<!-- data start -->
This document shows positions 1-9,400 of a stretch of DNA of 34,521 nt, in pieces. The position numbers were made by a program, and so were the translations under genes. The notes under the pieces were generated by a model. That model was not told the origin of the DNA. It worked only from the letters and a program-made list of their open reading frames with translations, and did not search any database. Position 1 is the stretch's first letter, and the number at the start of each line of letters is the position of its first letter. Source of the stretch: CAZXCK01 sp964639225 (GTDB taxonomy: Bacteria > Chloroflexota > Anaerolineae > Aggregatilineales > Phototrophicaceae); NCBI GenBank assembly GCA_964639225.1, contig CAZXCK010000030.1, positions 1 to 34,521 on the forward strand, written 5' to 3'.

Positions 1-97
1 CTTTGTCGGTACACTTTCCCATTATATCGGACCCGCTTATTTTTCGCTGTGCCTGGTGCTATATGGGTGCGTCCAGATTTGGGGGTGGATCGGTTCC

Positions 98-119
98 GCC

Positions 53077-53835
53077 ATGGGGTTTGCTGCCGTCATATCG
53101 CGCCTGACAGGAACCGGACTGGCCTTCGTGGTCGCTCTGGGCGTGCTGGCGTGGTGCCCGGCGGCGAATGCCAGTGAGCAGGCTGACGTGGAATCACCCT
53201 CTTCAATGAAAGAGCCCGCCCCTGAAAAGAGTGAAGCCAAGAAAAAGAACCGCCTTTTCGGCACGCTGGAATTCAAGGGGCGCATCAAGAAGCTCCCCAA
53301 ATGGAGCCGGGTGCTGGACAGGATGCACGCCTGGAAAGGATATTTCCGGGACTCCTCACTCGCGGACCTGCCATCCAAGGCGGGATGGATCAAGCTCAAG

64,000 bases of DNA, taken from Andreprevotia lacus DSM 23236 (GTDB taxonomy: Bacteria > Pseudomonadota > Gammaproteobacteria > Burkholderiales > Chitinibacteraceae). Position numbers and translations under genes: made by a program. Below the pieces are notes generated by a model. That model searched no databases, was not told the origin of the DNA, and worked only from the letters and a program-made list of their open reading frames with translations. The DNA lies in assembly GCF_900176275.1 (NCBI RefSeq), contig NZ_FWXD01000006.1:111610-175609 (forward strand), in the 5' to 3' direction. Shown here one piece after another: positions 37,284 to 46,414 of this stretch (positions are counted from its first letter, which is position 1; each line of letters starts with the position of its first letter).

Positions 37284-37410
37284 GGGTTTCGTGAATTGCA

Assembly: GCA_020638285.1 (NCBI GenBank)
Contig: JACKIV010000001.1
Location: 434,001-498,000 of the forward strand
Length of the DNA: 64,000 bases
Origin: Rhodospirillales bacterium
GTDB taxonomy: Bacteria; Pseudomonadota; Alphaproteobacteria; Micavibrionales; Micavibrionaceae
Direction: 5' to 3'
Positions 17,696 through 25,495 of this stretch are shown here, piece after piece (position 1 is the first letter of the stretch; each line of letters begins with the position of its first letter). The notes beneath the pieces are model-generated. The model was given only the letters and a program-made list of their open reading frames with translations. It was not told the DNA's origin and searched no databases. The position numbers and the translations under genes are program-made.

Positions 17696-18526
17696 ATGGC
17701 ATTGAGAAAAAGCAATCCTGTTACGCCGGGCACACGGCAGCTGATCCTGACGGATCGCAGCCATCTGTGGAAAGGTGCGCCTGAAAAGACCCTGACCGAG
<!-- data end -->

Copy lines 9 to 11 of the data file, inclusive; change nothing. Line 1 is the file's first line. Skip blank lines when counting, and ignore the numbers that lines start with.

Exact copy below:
53201 CTTCAATGAAAGAGCCCGCCCCTGAAAAGAGTGAAGCCAAGAAAAAGAACCGCCTTTTCGGCACGCTGGAATTCAAGGGGCGCATCAAGAAGCTCCCCAA
53301 ATGGAGCCGGGTGCTGGACAGGATGCACGCCTGGAAAGGATATTTCCGGGACTCCTCACTCGCGGACCTGCCATCCAAGGCGGGATGGATCAAGCTCAAG

64,000 bases of DNA, taken from Andreprevotia lacus DSM 23236 (GTDB taxonomy: Bacteria > Pseudomonadota > Gammaproteobacteria > Burkholderiales > Chitinibacteraceae). Position numbers and translations under genes: made by a program. Below the pieces are notes generated by a model. That model searched no databases, was not told the origin of the DNA, and worked only from the letters and a program-made list of their open reading frames with translations. The DNA lies in assembly GCF_900176275.1 (NCBI RefSeq), contig NZ_FWXD01000006.1:111610-175609 (forward strand), in the 5' to 3' direction. Shown here one piece after another: positions 37,284 to 46,414 of this stretch (positions are counted from its first letter, which is position 1; each line of letters starts with the position of its first letter).